Why Was Satan Allowed to Torment Job? (Job 1)
God is impressed not by Satan’s extraordinary abilities but rather by Job’s character.
What is surprising is his theology. Is God in the business of dealing with Satan? Or, worse, is God in the business of giving authority to Satan? Worse still, is God in the business of giving Satan power to do evil to good people? The answer to those questions is “yes.” But the key to... Continue Reading
The Unholy Pursuit of God in Moby Dick
Ahab’s pursuit of the whale is not a righteous pursuit of God but natural man’s futile attempt in his hatred of God to destroy the omnipotent deity.
Some argue that Moby Dick is Melville’s symbol of the incarnation of evil itself. Certainly this is the view of the whale held by Captain Ahab himself. Ahab is driven by a monomaniacal hatred for this creature, this brute that left him permanently damaged both in body and soul. He cries out, “He heaps me,”... Continue Reading
John Owen’s Ministry to Young Christians
Owen spent a great deal of time with teenagers and young adults as the primary focus of his preaching.
Owen had high expectations for the spiritual potential of younger people. From the beginning of his ministry, he thought carefully about the ways in which Christian children should be formed. In 1645 he published two catechisms that outlined the principal themes of the Christian faith. The Potential of Young Christians John Owen specialized in... Continue Reading
Truths and Lies in The Tragical History of Doctor Faustus
We wrongly tend to attach that word liar to a specific kind of liar.
We think liars are dishonest lawyers, cheating used-car salesmen, and drug addicts. They are instead pastors, news commentators, and doctors of philosophy. Liars can also be silent. That is, what defines the liar is not just the speaking of lies but the loving of lies. God is true and every man a liar. Liars,... Continue Reading
Law, Grace and Redemption in Les Misérables
We will consider three of these twice-told vignettes to see how they develop the drama of Valjean’s redemption, of his struggle between the equally pressing demands of law and grace.
While one may easily get lost in this literary labyrinth — literally, too, as Jean Valjean, the novel ’s hero, scurries about the streets of Paris with Javert the police inspector hot in pursuit — the artistic genius is evident at every turn. Virtually every major scene, for example, is doubled, finding a poetic and... Continue Reading
Honoring the Elderly
If the pandemic has a silver lining, it has forced us to reconsider shuttling our relatives off to facilities to die alone, apart from their families.
Pro-family conservatives ought to be doing all they can to keep these generations connected to one another, not least by encouraging families to take responsibility for their elderly relatives rather than sending them to institutions. Such practices also help strengthen local community bonds by making space for neighbors, churches, and other local groups to help... Continue Reading
Recovering Bavinck’s “The Christian Family”
Bavinck wrote "The Christian Family" in a day animated with revolutionary spirits.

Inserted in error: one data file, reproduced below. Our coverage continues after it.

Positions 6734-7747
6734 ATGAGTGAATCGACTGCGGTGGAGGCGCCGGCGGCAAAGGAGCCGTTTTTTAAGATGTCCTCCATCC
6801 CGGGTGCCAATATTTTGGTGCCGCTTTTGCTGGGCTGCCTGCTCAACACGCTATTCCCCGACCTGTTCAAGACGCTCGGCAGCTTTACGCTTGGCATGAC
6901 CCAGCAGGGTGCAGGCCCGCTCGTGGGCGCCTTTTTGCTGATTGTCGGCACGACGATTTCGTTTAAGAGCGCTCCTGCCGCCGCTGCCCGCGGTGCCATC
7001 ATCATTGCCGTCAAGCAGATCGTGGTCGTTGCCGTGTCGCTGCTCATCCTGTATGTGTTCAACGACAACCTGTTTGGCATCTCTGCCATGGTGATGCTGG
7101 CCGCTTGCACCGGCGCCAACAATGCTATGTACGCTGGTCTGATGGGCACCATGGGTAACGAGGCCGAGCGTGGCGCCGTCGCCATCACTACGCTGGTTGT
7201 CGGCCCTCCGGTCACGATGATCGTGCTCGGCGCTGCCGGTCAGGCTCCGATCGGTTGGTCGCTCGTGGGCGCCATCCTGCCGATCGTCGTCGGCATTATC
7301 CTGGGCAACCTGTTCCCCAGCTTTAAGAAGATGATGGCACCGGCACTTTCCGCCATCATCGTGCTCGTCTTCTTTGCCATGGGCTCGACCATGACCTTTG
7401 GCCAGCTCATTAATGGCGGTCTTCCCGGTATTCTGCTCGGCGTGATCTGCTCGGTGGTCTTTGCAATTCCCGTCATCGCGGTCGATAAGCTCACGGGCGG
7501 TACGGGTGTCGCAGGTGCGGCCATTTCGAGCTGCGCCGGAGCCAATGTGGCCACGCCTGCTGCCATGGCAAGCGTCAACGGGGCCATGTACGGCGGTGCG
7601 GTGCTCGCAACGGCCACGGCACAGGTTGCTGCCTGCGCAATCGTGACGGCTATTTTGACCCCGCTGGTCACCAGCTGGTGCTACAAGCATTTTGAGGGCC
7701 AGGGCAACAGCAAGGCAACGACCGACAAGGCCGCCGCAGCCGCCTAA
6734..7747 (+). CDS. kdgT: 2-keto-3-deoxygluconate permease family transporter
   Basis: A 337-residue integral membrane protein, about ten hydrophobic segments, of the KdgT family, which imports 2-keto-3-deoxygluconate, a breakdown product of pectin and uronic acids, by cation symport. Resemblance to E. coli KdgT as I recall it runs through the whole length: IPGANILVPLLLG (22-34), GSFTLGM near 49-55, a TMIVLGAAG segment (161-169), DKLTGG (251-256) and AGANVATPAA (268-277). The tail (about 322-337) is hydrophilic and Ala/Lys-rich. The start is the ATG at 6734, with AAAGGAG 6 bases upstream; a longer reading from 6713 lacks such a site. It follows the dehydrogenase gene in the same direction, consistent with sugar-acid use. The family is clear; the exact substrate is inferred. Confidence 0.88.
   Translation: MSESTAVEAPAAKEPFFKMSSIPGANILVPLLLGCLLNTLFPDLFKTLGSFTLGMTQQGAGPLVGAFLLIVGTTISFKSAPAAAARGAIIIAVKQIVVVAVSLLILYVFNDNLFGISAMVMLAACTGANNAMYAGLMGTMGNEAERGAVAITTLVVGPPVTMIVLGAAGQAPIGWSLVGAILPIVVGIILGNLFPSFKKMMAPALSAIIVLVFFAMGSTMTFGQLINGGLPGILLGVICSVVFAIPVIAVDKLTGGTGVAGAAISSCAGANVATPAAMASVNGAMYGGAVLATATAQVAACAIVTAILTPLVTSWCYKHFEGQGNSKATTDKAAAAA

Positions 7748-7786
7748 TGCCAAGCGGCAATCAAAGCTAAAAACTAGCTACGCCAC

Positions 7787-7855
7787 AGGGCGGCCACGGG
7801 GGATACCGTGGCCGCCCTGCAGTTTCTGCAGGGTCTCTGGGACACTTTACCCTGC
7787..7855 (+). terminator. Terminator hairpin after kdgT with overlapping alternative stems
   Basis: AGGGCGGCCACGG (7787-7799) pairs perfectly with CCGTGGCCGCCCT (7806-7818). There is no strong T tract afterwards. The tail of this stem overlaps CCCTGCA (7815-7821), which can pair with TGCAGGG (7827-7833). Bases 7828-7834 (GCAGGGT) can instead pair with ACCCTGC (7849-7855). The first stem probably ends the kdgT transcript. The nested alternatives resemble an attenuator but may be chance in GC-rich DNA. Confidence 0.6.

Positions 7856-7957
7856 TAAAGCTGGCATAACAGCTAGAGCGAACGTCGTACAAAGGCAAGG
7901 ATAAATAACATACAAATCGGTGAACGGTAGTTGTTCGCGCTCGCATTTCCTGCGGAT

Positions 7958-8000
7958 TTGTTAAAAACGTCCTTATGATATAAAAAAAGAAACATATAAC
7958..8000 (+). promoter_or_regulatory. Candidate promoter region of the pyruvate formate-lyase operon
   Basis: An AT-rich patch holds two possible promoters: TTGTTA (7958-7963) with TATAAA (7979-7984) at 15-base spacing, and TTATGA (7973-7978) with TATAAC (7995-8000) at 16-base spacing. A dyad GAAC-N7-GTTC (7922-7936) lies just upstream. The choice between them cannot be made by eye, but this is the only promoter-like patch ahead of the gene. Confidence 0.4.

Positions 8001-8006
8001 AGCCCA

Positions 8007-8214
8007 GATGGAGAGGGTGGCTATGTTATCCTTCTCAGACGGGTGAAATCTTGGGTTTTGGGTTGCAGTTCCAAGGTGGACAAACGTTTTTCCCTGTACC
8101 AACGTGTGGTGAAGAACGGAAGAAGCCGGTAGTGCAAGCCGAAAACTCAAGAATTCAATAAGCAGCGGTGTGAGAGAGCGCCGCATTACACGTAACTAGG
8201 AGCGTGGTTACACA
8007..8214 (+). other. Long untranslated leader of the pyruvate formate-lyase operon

At the turn of the twentieth century, Dutch theologian Herman Bavinck (1854–1921) found himself confronted by a society increasingly hostile to human flourishing according to divine design. Sufficiently alarmed, he busied himself with a counteroffensive, which has been passed down to the anglophone world under the title, The Christian Family. The family was in trouble, and one... Continue Reading
The Mission Field I Never Expected
I could imagine telling the breathless BBC correspondent, “but curing Ebola was worth it.” Somehow, raising children with special needs doesn’t have quite the same ring to it.
And there are days, even now, when it is tempting to blow my own trumpet, whether by looking for recognition in the wrong places or by belittling the parenting trials that the people around me face. In a room full of women bemoaning the fact their children won’t try broccoli, it can be tempting to... Continue Reading
Exodus Old and New
Reading one of Morales's books on Scripture is like going on a walk with a friend down a forest path that you've travelled many times and having that friend more than once point to something and say, "Did you ever notice this?"
My friend, Michael Morales, has published a new book titledExodus Old and New: A Biblical Theology of Redemption. I have been eagerly awaiting this one for some time, and I was not disappointed. The exodus event is the paradigmatic redemptive event in the Old Testament, shaping the way the biblical authors talk about redemption throughout... Continue Reading
White Fragility and Getting White People To Talk About Racism
Perhaps no author has played a more central role in this cultural conversation than Robin DiAngelo and perhaps no book has been more widely recommended than her book.
The great tension at the heart of the book is this: Why is a white woman leading the conversation about racism and racial inequality? If white people are so biased and so blinded by our whiteness (as she herself teaches), how can we trust her to properly understand the problem and prescribe the right solution?... Continue Reading